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Letter from Edward Carrington to Horatio Gates
Carrington, Edward, 1749-1810
October 13, 1780
Volume 14, Pages 690-692

LT. COL. ED. CARRINGTON TO MAJ. GEN. GATES.

Taylor's Ferry, October 13th, 1780.

Dr. General:

The Virginia part of the Continental Regiment of Artillery is now reduced to so mere a handful that a particular provision of cloathing for them has perhaps not been thought an Object worth attending to. At any rate, I am convinced no provision upon the Continental footing has been tried, & as to the State provision I am certain the most diligent application will obtain them

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nothing, as I know their means are scanty, & the Executive will think the new Levies & the State Regiments demand their first attention. I therefore take the liberty of asking that the few Virginians which are now with Capt. Singleton may share with the Maryland line the cloathing which are now arriving at Camp. These men are totally destitute of cloathing, and cannot be fit for service unless they have a supply from somewhere. Capt. Singleton will do himself the Honor to wait on you & fully explain the circumstances under which they stand.

I have the Honor to enclose you a Copy of a letter of a few days ago, received from Governor Jefferson, in answer to one I wrote him on the subject of provisions & Waggons, from which you will be able to Judge of your prospects with respect to those Articles. I own I do not like them at all. As to provisions for our daily occasions, the executive seem to have made such a disposition as may answer well enough, but I cannot learn from this letter that any disposition is made for laying in Stores of Salted Meats for the Winter & Spring's use, when Beeves will be unfit for slaughtering. As to Waggons, I have been in expectation of a Number of New ones being brought into the service by a Mr. Hunter, near Fredericksbg., who, the Executive several months ago told me, had contracted to make them. You see by the abovementioned letter we shall be disappointed in them, & I know Mr. Moody cannot produce many, so that they are left still as they were last Spring, to obtain them amongst the people. This mode of supplying Waggons to the public is really ruinous, viewed as well in a public as private light. We distress the Farmers unreasonably, & not only get into the Service old Waggon that will soon be unfit for service, but we also cut off our resources in the different parts of the country for such occasional services as we often find ourselves dependent on the people for. I have thought of trying whether the Quarter Masters at the different posts cannot procure the making of Waggons. I should suppose that each of them could have influence enough with the Workmen of his Neighbourhood to have at least some done.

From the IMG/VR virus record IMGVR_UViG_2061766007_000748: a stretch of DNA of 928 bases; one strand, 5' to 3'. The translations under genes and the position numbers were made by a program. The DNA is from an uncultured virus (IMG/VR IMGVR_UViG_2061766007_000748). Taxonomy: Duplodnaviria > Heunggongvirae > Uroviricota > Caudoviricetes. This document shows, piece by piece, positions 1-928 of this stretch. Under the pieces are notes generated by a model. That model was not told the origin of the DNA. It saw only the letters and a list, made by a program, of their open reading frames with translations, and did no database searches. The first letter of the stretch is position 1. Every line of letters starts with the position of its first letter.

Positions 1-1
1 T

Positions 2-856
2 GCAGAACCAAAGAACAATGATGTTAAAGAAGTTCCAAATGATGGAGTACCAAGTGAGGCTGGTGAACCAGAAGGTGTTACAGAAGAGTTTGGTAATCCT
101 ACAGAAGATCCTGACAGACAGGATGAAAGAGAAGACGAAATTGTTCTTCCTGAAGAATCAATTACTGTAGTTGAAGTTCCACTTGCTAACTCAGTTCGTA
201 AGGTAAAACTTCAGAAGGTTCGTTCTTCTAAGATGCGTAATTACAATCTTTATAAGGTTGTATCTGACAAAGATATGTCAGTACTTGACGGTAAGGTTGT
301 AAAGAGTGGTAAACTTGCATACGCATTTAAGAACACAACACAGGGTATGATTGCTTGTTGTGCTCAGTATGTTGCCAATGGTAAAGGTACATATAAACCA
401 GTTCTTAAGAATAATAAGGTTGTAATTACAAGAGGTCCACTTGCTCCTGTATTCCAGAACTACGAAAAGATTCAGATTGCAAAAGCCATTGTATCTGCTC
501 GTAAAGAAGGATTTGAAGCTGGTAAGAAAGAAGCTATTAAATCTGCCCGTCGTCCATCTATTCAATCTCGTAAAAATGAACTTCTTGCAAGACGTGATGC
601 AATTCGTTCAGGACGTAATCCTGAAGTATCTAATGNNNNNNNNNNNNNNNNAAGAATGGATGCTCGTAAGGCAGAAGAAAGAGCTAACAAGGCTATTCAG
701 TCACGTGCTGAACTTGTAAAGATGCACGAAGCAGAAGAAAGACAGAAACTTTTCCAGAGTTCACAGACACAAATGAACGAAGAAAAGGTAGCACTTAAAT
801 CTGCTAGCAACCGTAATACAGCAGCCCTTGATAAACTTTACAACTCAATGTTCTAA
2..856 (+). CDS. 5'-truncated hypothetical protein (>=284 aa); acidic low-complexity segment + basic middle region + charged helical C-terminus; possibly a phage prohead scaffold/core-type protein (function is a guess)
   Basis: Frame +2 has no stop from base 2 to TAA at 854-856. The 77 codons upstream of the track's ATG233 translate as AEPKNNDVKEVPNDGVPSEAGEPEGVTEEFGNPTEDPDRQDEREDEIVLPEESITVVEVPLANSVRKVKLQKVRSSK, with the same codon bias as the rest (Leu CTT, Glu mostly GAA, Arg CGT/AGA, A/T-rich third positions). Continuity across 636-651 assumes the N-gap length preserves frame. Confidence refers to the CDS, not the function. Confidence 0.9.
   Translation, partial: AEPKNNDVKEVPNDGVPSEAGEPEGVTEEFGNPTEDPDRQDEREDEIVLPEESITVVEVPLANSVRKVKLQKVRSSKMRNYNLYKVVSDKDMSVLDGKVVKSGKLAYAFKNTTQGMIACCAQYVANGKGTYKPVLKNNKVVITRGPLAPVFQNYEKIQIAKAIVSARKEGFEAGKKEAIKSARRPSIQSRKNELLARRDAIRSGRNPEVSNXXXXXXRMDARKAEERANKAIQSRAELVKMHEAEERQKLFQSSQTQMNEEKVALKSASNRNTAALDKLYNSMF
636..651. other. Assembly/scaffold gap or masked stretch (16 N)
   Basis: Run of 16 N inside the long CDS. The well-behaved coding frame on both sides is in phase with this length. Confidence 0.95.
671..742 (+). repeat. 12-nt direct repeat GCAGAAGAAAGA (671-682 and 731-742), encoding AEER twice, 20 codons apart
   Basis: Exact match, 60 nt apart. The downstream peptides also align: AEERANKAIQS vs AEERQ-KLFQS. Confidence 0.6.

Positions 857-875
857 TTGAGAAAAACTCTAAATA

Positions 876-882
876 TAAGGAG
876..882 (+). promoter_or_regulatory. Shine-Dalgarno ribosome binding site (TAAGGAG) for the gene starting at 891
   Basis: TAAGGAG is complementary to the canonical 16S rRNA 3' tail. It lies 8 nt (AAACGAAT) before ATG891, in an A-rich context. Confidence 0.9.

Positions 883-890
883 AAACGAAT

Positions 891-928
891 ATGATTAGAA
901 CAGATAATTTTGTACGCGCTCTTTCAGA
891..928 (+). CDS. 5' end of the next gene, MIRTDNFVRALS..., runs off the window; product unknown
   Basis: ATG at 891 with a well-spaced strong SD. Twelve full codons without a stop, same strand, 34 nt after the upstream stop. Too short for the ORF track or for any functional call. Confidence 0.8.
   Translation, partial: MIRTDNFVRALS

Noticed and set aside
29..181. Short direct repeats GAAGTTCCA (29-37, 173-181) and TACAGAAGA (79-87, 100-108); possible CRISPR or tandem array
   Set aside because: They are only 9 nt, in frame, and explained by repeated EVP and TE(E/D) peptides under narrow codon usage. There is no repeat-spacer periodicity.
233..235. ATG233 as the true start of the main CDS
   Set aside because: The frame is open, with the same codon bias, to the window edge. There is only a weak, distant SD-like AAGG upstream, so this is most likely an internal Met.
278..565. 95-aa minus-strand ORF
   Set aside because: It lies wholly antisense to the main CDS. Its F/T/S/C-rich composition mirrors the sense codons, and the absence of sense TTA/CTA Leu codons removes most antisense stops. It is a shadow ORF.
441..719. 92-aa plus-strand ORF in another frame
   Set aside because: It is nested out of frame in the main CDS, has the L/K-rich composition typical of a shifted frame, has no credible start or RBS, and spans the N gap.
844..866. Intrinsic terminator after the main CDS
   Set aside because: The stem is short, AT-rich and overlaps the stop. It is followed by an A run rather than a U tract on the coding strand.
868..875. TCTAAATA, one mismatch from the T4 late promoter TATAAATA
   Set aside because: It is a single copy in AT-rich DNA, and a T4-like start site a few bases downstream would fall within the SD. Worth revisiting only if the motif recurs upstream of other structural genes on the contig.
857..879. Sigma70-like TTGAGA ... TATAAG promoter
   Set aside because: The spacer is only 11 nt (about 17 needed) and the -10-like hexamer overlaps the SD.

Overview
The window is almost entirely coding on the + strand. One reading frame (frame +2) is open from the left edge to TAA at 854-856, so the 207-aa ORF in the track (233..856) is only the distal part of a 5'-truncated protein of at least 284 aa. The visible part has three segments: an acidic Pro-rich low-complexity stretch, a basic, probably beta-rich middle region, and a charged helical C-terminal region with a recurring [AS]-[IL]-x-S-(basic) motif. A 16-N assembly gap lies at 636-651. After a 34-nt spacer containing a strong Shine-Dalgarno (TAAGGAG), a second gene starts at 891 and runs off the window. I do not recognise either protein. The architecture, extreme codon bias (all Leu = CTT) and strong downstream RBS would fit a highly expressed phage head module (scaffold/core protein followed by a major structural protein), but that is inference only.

I, a night or two ago, received a letter from Capt. Irish, by which I find that what I apprehended when I wrote you last, is really the Case. Our Artists at Richmond are without a House

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to work in, or even to Shelter themselves. I wish much to go & see what can be done to get them fixed for their business.

Since my last We have Arrived here about 60,000 M. Cartridges & 3,000 lbs. of Bacon, which I wish Waggons would come to take way.

I have the Honor to be, with much
Respect & Esteem, Yr. Mo. Obt. Hl. St.,
ED. CARRINGTON, Lt. Col. Art.